The Value of Agency for the Industrial Real Estate Tenant0

Posted by Thomas Miller, CCIM

industrial-real-estate-agent-miller-industrial-properties-renoWhen we’re referring to a tenant/landlord relationship, we understand that an agent represents one or the other of these parties. But for the purposes of this post, we aren’t defining “agency” as the agent’s brokerage company. Instead, we’re using agency to refer to the duties, obligations and actions of the agent to either the tenant or the landlord. It’s a subtle difference, but it has a profound impact on the entire transaction. It’s critical that an industrial real estate tenant understands how.

 

The Landlord/Tenant Relationship

There are similarities between the landlord/tenant relationship and other business relationships. Usually, one side needs what the other side brings to the relationship, and both sides want the best outcome for their respective business. Both sides want to work together, and both want the best terms for themselves. In almost every case, the principals of the property ownership group and the tenant owner will never meet, nor even talk or directly communicate. That’s where the agent and his/her agency duties come into the picture. And here’s what tenants need to understand.

The Landlord’s Agent

Landlords have a brokerage agent and, usually, a property management agent. These agents interact with tenants within their property portfolio. You’ll now that an agent works for a landlord by his for sale or for lease signs on a given property. Be very clear on this point – these signs mean that the agent is under legal contract with the landlord to exclusively represent the landlord.

Tenants must that the landlord’s agents with whom they interact have a legal service to perform for the landlord. The landlord pays the agents for these service and for specific duties that may include retaining tenants at the landlord’s preferred lease rates and terms. It goes without saying that those lease rates/terms will be landlord friendly. After all, that’s what the landlord’s agent is paid to d0. But does this mean to you, the tenant? It means that to the landlord’s agent, your needs and preferences come second.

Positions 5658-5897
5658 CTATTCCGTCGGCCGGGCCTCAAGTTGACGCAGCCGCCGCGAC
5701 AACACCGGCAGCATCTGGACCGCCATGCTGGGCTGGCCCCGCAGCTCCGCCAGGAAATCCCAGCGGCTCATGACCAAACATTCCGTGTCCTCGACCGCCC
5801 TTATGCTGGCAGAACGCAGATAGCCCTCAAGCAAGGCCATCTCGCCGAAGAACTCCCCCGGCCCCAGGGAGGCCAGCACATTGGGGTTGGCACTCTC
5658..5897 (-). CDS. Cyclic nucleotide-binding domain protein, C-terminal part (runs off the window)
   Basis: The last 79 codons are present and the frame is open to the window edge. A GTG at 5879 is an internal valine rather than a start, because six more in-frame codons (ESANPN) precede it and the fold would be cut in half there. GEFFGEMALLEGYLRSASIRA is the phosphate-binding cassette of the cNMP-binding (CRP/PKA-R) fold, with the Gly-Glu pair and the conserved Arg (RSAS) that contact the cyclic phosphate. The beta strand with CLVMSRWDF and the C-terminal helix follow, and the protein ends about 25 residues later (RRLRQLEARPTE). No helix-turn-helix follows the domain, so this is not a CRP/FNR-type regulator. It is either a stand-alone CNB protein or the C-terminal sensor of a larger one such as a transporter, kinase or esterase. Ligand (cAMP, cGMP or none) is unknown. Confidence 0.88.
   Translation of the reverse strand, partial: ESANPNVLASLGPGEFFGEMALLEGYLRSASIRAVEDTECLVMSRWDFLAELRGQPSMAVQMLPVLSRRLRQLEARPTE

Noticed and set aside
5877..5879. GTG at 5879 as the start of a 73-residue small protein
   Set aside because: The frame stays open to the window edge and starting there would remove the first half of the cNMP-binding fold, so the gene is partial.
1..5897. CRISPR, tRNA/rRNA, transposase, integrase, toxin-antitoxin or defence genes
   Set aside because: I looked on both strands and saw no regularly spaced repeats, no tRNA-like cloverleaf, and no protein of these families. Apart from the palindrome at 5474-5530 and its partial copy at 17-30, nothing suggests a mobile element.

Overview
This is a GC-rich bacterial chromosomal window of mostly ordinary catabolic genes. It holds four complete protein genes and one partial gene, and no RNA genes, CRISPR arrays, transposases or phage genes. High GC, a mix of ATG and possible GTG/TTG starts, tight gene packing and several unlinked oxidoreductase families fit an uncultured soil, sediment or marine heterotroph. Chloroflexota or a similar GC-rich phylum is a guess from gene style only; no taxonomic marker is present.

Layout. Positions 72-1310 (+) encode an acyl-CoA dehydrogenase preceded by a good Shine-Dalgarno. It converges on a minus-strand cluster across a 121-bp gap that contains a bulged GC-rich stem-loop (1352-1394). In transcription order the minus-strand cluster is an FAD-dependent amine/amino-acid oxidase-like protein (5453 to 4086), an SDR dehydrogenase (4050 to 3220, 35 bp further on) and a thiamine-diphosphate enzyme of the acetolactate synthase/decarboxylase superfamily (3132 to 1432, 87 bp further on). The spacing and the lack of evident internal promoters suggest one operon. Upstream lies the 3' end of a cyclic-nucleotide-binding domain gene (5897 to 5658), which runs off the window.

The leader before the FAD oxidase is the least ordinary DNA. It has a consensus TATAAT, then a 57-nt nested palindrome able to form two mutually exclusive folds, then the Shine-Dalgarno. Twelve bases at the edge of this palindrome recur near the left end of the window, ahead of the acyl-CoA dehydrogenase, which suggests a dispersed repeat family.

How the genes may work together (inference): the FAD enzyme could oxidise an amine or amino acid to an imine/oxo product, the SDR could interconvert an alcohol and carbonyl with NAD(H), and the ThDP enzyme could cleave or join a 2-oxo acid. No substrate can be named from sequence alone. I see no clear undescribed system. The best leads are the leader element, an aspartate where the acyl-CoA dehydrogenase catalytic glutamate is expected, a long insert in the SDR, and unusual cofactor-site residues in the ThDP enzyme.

In fact, the landlord’s agent is only required by law to avoid being deceitful, fraudulent or dishonest. That’s the extent of the standard to which the landlord’s agent is held in his dealings with the tenant. But once you are aware of this, you’re in a better position.

The landlord’s agent is focused on carrying out the terms of the brokerage agreement; avoiding disclosure of confidential information relating to the landlord; seeking a lease for property at the landlord’s desired price and terms; and more – all for the landlord. That means that any information you carelessly or thoughtlessly offer about your business to the landlord’s agent will make its way to the landlord, but landlord information you should earn will not come back to you.

The bottom line in understanding agency as an industrial real estate agent is this: just as the landlord has something representing his interest, so should you have someone representing your. And if you’re wondering how you might find someone for that, we suggest that you start by reading some of our other posts:

Your next step should be contacting Miller Industrial Properties directly.

Our posts are intended to educate commercial real estate users so they can make better decisions in their real estate use, investments, buying and selling. We encourage your input and commentary. If you are enjoying these posts and finding them useful, help spread the word via Facebook, Twitter, LinkedIn, Google + or email with the buttons above.

About the Author

Thomas Miller, CCIM

Thomas Miller, CCIM is the president and broker of Miller Industrial Properties in Reno, Nevada. He has worked in industrial real estate since 1991, with 15 years of previous experience designing and building industrial warehousing and manufacturing facilities in the northern Nevada market. Contact Tom at tom@mipnv.com or 775-742-9891.

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